Henry beamed and patted the burned sleeve of his jacket with a look of satisfaction. “You know what this means?”
Will set the vase down. “That you set yourself on fire and didn’t even notice?”
“That the flame-retardant mixture I developed last week works!” Henry said proudly. “This material must have been burning for a good ten minutes, and it isn’t even half burned through!” He squinted down at his arm. “Perhaps I ought to set the other sleeve on fire and see how long—”
“Henry,” said Charlotte, who appeared to have recovered from her shock, “if you set yourself on fire deliberately, I will institute divorce proceedings. Now sit down and eat your supper. And say hello to our guest.”
Henry sat, glanced across the table at Tessa—and blinked in surprise. “I know you,” he said. “You bit me!” He sounded pleased about it, as if recollecting a pleasant memory they’d both shared.
Charlotte shot a despairing look at her husband.
“Have you asked Miss Gray about the Pandemonium Club yet?” Will asked.
The Pandemonium Club. “I know the words. They were written on the side of Mrs. Dark’s carriage,” Tessa said.
“It’s an organization,” Charlotte said. “A rather old organization of mundanes who have interested themselves in the magical arts. At their meetings they do spells and try to summon up demons and spirits.” She sighed.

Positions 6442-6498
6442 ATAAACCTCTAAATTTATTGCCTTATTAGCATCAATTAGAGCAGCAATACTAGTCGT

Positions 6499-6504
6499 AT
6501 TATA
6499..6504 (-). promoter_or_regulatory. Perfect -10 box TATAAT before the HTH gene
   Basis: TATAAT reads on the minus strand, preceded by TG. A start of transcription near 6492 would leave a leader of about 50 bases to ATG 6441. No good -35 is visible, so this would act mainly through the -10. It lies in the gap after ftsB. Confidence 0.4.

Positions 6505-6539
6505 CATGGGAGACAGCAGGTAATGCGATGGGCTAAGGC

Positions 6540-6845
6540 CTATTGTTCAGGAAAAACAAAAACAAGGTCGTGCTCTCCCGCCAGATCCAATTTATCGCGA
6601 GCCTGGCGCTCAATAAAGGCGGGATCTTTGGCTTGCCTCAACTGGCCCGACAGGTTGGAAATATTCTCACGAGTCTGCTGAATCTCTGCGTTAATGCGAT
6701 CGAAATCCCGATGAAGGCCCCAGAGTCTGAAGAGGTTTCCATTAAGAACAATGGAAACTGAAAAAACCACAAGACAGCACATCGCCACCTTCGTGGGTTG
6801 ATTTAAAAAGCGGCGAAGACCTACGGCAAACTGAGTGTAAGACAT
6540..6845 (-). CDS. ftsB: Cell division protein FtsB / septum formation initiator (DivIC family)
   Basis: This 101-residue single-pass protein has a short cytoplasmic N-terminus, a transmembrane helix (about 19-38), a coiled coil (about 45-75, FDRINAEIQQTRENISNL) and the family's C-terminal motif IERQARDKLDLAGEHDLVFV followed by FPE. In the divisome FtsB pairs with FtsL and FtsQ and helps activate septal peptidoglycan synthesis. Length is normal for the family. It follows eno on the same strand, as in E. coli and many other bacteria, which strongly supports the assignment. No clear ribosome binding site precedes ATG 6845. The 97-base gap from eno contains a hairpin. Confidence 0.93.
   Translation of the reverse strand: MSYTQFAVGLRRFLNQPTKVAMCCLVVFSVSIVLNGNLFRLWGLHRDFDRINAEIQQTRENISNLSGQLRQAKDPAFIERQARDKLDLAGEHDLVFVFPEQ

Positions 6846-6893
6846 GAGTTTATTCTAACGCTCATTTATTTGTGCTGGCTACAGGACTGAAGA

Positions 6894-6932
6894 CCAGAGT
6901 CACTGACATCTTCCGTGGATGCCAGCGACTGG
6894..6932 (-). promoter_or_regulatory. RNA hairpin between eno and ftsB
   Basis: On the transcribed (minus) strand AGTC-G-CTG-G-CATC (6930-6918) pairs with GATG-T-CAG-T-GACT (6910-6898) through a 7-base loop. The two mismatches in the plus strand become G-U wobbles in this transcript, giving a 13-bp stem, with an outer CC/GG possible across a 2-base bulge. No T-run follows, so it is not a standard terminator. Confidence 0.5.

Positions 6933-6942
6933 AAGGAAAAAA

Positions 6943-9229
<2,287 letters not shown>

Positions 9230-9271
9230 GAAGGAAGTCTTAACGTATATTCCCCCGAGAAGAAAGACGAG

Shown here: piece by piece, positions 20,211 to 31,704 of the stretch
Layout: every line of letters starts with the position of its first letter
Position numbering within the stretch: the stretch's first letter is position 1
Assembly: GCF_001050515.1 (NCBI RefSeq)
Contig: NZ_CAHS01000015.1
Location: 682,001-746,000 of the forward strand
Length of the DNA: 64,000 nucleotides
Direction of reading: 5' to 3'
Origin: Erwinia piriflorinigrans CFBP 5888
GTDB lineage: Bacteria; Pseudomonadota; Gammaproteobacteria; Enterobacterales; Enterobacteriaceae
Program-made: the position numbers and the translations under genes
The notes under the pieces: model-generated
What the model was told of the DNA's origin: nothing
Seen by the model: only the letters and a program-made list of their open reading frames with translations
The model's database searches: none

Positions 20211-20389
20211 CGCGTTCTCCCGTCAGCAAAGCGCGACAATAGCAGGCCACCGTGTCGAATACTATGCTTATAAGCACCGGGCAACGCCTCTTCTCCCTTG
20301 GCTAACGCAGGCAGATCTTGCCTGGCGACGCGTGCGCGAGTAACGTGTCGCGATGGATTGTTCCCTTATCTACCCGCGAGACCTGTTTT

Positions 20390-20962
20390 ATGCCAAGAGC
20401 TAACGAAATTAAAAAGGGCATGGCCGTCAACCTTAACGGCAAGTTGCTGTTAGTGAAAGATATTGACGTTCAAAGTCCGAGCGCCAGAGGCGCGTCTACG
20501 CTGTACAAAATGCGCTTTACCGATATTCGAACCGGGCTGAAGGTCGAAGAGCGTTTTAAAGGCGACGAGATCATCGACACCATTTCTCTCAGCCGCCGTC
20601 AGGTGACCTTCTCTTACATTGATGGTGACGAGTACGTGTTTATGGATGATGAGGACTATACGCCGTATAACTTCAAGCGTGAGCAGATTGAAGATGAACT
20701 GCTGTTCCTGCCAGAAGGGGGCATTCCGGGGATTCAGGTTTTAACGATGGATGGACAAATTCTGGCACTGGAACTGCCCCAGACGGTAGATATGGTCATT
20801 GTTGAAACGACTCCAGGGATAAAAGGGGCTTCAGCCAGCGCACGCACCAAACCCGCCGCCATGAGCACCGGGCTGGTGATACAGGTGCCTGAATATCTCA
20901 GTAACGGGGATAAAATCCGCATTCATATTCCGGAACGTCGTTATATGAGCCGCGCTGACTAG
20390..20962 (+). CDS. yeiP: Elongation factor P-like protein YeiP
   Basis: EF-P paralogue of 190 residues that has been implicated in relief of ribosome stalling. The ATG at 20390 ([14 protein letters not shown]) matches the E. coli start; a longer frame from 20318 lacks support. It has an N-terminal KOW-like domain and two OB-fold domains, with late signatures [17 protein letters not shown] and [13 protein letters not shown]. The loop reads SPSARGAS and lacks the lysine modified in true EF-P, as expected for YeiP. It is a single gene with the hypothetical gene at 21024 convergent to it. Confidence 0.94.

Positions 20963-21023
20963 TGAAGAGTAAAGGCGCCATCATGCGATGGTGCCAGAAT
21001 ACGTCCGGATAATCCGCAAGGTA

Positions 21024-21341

Jessamine snorted. “I can’t imagine why they bother,” she said. “Messing about with spells and wearing hooded robes and setting little fires. It’s ridiculous.”
“Oh, they do more than that,” said Will. “They’re more powerful in Downworld than you might think. Many rich and important figures in mundane society are members—”
“That only makes it sillier.” Jessamine tossed her hair. “They have money and power. Why are they playing around with magic?”
“A good question,” said Charlotte. “Mundanes who involve themselves in things they know nothing about are likely to meet unpleasant ends.”
Will shrugged. “When I was trying to track down the source of the symbol on that knife Jem and I found in the alley, I was directed to the Pandemonium Club. The members of it in turn directed me to the Dark Sisters. It’s their symbol—the two serpents. They supervised a set of secret gambling dens frequented by Downworlders. They existed to lure mundanes in and trick them into losing all their money in magical games, then, when the mundanes fell into debt, the Dark Sisters would extort the money back at ruinous rates.” Will looked over at Charlotte. “They ran some other businesses as well, most unsavory ones. The house in which they kept Tessa, I had been told, was a Downworlder brothel catering to mundanes with unusual tastes.”
“Will, I’m not at all sure—,” Charlotte began dubiously.